Oh, touring with Collie Buddz honestly opened us up to a different realm of people who accept and enjoy reggae music. Reggae has expanded so broadly across the world, and there are so many artists making reggae music – we just never realised that they’re not always Jamaicans! So when Collie Buddz took us to California, as well as the UK and elsewhere in Europe, it was a real eye-opener to see that the culture is so vibrant in these other places. I think the best thing for a musician to do is travel, and witness as much as you can. In the UK, you guys have reggae more deeply rooted than us.

Oh yeah. Caribbean culture has been the dominant force in a lot of UK music for decades.

Exactly, and that’s why we always big up Collie Buddz because he opened our eyes to that kind of thing. I don’t even know if we’d ever have visited some of the places we’ve visited without him.

So, fast forward to now, and you’re part of the Easy Star Records family. How does that feel?

That’s another NY connection and I’m really glad it went down the way it did. My dad knew [Easy Star Records boss] Michael Goldwasser from the early days. We have to learn from the Easy Star artists and we really appreciate the opportunities we’ve been given.

It’s been seven years since you released your first album, and the musical landscape has changed a lot since then. Who are you inspired by now compared to your earlier days?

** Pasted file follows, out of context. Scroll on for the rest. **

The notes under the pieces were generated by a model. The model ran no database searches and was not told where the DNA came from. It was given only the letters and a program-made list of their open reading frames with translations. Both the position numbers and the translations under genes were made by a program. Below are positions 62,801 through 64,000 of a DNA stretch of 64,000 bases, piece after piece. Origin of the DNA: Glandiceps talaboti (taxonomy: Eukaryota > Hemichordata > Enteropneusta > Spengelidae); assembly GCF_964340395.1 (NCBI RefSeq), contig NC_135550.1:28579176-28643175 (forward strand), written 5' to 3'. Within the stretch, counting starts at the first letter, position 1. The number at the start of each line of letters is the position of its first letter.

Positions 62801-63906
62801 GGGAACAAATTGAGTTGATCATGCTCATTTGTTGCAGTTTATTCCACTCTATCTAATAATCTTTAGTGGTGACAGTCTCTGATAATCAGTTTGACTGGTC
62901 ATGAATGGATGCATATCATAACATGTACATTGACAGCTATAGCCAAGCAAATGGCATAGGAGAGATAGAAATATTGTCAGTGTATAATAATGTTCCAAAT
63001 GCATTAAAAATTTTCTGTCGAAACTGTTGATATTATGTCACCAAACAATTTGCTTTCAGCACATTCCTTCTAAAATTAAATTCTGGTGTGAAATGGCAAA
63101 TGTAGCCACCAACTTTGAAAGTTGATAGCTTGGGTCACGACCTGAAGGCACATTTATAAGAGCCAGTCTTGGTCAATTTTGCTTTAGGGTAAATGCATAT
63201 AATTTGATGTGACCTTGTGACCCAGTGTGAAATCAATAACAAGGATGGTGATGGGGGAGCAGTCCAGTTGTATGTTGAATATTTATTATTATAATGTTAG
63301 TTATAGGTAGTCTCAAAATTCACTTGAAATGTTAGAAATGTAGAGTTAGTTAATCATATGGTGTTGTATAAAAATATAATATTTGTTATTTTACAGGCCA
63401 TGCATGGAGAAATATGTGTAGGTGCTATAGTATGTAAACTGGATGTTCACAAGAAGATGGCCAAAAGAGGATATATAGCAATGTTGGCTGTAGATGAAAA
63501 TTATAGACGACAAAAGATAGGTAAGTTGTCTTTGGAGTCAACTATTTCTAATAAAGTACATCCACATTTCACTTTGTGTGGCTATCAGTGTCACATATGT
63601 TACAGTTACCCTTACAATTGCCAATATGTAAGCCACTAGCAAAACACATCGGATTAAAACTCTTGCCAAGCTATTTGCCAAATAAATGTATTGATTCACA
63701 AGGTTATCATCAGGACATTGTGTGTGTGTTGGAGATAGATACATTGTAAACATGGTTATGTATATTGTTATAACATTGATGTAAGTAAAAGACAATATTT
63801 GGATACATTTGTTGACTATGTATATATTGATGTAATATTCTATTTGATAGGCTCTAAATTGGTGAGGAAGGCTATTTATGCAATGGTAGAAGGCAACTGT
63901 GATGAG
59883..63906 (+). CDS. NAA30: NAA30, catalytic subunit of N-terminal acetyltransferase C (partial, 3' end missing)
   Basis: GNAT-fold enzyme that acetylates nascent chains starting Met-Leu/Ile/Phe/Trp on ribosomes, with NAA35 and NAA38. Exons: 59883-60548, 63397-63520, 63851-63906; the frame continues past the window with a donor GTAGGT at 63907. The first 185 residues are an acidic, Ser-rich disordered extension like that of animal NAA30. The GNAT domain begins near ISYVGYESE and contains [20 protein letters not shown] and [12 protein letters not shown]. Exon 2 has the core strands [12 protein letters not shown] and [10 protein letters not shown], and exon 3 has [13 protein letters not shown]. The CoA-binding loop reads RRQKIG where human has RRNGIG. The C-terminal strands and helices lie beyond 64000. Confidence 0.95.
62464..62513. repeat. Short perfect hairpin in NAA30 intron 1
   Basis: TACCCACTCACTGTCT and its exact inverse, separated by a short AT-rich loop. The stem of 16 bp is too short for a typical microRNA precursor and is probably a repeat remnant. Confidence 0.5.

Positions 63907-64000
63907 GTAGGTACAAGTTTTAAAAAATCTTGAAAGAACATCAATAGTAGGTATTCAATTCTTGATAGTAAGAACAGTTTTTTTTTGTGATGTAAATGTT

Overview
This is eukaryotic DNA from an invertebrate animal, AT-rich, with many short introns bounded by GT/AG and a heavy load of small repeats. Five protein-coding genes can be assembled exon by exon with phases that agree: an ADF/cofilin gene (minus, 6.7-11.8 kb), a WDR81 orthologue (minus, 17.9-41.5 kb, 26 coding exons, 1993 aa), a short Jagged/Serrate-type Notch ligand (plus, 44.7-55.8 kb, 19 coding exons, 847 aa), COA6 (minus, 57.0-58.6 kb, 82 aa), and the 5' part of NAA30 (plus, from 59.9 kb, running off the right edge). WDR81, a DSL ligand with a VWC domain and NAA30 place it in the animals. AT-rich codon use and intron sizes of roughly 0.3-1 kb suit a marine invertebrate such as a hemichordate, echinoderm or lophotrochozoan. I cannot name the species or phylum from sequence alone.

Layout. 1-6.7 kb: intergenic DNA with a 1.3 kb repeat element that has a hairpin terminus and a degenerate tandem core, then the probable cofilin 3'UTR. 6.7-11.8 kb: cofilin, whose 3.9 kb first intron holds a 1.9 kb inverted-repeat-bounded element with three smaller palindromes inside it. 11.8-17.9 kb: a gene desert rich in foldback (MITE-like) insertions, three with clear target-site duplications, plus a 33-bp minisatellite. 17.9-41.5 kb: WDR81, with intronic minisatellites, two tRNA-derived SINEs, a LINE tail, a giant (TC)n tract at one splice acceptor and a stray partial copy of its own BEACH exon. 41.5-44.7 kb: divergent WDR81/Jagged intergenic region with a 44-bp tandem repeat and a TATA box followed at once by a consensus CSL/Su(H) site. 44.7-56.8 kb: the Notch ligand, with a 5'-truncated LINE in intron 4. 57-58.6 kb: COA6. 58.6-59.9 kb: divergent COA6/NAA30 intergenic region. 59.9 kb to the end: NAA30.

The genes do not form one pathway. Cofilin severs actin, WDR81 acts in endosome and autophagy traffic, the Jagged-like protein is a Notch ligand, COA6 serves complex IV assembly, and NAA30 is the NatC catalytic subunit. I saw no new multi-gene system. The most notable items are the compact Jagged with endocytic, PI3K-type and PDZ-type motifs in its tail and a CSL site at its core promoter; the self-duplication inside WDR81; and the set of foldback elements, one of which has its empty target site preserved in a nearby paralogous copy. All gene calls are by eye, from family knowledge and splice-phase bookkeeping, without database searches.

In that respect, it’s almost like we’re moving backwards again. We used to go to see artists like Steel Pulse and Ziggy Marley from when we were really young – I’m talking five or six years old – but when you’re that young you don’t really appreciate the art, you know? So now, what we’re doing is revisiting that music; I’m listening to Ziggy’s ‘Conscious Party’ album a lot now. The instrumentation and the musicality in that album is incredible. It’s like, “Why did I never get this before?”. Same with Steel Pulse’s ‘True Democracy’ album – that’s a huge influence on us right now. I guess everything comes with age. Naturally, we’re all musicians and producers as well as vocalists, so revisiting these musical roots of ours has been hugely important. We produced the whole of the new album with our uncle Fabian Cooke, so it was great to be able to do everything ourselves and see what we’re capable of.

On that subject, it seems at the moment, particularly in hip-hop but also across the board, that it’s all about getting a million different features and a million different people in to collaborate on one song. Going against the grain, do you deliberately try and keep it in the family and within your close group?

Yeah, most definitely. We have used various producers and collaborated with various other musicians in the past – Dub Inc, Sidney Mills, Rellee Hayden... It’s cool to have those elements, but then there comes a time where we have to think: “We’re musicians, big up everything our father taught us, now is the time to apply that.” This, now, is the essence of New Kingston. This is what we’re about.

You’re playing in our wonderful city at The Bullingdon in October. When you’re playing over in the UK or elsewhere in Europe, what are the main differences to performing closer to your home turf?

Mostly, when we come to the UK I’m just blown away by how much you guys do the research, you know? I know I shouldn’t be surprised, but it’s always amazing to me how much Caribbean culture there is in Britain. You guys have prepared yourself!

We certainly have. Thanks Courtney.


New Kingston are performing at The Bullingdon on Wednesday 4th October alongside The Skints. Tickets are available at wegottickets.com.